We arrived in the archipelago of the Aeolian Isles about 6:00 a.m. The sun was just coming up over these volcanic, craggy mountains. In Homer’s Odyssey, he refers to these isles as the “Isles of the Wind.” They can be very windy, but today we were lucky as there was virtually no wind, the sea was flat with hardly a ripple. These rather isolated and barren windswept islands have become very popular in the past twenty years with the “jet set.” Some of you may remember the wonderfully charming film Il Postino about the exile in these islands of the Chilean poet Pablo Neruda. Traditionally, the islanders made a living from the sea as fishermen. Today, while they still fish, tourism has helped considerably. Although they appear far off the beaten path to us in antiquity, they were very busy places and traded their goods, particularly obsidian (volcanic glass) all over the Mediterranean. We saw evidence of this trade as far southeast as the Stone Age temples “Ggintjia” on the island of Gozo in the Malta archipelago. I gave an informative, illustrated talk on the geology of the Mediterranean this morning.

After the talk, at 10:30 A.M., we had a swim in these fabulous waters. The water was crystal clear, warm, and the high salt content made it virtually unnecessary to move. You just bobbed up and down. I didn’t count how many were in the water, but it appeared most of us took advantage of this chance to swim right off Sea Cloud. The swim was restorative and perfect.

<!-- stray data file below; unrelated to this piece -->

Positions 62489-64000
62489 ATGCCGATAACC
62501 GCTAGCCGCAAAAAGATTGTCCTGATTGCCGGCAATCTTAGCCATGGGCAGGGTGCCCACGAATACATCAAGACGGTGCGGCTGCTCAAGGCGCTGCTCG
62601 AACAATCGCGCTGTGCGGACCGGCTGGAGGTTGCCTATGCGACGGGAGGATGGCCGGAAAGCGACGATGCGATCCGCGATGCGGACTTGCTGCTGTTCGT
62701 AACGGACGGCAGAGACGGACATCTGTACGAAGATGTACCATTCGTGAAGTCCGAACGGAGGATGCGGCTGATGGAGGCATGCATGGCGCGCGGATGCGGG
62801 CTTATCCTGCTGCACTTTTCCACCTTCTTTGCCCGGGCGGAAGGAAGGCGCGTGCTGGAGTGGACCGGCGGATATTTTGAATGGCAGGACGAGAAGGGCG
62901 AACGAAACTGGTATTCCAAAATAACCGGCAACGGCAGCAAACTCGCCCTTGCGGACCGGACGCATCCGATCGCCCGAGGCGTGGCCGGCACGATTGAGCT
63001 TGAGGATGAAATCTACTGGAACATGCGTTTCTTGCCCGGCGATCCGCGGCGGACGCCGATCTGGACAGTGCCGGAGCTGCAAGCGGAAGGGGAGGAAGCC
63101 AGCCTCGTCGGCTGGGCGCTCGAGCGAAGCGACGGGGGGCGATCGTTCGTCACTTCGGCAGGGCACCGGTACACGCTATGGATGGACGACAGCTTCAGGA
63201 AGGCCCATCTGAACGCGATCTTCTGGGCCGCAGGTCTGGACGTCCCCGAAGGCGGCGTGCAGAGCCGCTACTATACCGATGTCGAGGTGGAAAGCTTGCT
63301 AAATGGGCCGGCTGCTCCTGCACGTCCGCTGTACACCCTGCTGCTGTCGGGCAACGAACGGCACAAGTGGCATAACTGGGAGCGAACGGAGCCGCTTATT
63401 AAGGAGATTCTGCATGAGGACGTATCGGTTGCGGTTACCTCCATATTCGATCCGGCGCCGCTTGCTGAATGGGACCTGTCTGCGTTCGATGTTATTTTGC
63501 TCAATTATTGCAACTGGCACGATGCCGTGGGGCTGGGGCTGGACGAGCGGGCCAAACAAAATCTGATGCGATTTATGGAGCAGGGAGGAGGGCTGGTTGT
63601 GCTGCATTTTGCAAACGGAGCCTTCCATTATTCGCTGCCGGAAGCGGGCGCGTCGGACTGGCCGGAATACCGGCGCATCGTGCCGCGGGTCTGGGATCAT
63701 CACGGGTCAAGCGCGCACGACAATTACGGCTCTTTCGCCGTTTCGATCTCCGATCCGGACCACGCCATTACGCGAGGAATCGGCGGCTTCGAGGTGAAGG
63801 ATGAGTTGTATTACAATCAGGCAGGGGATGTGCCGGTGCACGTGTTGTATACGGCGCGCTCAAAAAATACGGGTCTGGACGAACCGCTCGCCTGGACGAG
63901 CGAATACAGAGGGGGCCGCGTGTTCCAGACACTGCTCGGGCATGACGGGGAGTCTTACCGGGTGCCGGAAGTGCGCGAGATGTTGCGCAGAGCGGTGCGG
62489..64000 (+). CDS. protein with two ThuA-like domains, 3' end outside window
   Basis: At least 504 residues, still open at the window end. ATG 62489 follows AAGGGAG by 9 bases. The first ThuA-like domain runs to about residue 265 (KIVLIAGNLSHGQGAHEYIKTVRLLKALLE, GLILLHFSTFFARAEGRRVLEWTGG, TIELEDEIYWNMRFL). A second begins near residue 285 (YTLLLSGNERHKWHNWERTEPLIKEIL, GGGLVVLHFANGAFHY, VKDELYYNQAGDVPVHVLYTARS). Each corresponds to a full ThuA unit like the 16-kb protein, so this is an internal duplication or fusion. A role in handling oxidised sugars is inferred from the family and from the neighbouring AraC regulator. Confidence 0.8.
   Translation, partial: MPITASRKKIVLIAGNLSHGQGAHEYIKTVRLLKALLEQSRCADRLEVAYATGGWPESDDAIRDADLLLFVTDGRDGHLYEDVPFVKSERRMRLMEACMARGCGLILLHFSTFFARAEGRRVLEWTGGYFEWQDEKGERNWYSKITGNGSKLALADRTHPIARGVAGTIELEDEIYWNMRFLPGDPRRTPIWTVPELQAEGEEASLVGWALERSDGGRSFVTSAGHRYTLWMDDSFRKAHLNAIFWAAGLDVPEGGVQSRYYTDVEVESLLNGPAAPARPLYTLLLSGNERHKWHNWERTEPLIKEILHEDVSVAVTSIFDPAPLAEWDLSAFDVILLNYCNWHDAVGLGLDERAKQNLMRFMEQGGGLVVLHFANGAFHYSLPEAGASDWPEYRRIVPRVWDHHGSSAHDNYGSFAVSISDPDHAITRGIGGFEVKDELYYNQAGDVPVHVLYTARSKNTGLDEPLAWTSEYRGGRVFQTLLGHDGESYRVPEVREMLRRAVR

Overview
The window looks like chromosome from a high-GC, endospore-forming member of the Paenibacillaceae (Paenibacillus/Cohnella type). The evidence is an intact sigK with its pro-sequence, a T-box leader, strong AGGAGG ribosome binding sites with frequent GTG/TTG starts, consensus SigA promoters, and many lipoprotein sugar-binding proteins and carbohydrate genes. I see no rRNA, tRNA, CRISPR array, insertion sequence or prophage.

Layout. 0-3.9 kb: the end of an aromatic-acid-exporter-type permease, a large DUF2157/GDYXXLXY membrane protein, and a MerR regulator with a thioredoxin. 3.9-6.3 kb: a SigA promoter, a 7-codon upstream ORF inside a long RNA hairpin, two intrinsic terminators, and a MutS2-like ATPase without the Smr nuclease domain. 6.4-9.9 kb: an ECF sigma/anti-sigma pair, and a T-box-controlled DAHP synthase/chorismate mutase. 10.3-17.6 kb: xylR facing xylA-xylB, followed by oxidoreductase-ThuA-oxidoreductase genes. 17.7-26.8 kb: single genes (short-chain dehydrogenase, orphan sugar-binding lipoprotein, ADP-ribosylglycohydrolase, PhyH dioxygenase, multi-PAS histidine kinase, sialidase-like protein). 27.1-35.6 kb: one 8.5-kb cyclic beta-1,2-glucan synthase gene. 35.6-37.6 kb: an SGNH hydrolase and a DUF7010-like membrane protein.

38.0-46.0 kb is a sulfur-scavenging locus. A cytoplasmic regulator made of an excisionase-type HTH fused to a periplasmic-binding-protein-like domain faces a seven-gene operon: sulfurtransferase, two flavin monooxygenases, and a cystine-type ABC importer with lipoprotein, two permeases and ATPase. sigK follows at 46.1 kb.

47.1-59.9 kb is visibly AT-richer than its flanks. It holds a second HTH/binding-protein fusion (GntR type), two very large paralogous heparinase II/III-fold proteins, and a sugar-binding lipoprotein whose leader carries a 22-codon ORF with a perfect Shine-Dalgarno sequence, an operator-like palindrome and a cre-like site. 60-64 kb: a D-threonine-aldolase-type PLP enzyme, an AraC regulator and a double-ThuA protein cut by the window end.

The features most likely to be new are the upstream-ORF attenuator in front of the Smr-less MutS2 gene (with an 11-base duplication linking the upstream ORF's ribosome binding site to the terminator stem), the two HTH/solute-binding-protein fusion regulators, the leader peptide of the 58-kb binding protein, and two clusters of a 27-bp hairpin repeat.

After lunch, we visited the largest island in the archipelago, the isle of Lipari. The sun was warm as we boarded Zodiacs and the tender for the short ride to the shore. There we boarded our coaches for the scenic drive around this very mountainous island of Lipari. Capers seem to thrive here, and I noticed many growing from crevices in the rock walls. The scenery was very dramatic, and we could see the other adjoining islands quite easily. The local museum holds a great surprise, as it has what I believe may be the greatest concentration of ancient Greek ceramics in any museum. Of course, I use the word “surprise” because we moderns tend to see Lipari now as an isolated and hard to reach place, but in antiquity, there was a lively exchange of goods from across the Mediterranean. The pottery collection is superb. Both red and black figure pots were displayed in all their varying shapes. Imagine – some of these vessels were in mint condition, and they are 2500 years old. While the Greeks used these pots for practical purposes, they invariably decorated them with stories from their history and mythology. One can see the feats of Hercules, Zeus, and the other Olympic Gods, stories from the Iliad and the Odyssey, and even inscriptions on the pots. The symmetry of the pots denotes bespoke craftspeople of great ability. We made a short visit to the church and viewed some of the ancient ruins. The last Zodiac back to Sea Cloud was at 6:00 and it seemed some people were waiting until the last call. I cannot blame them as it is an enchanting place.

Dinner was as spectacular as always. I am always amazed at the high quality of the food given that it is prepared in a small galley and has to be brought up at least three decks when we eat on the Lido. The chefs and the service staff are incomparable. After dinner, we all waited along the starboard and bow for the volcano Stromboli to come to life. It did not disappoint and exploded at least three times. Flames shot up high above the crater, and as it was quite dark, it was spectacular.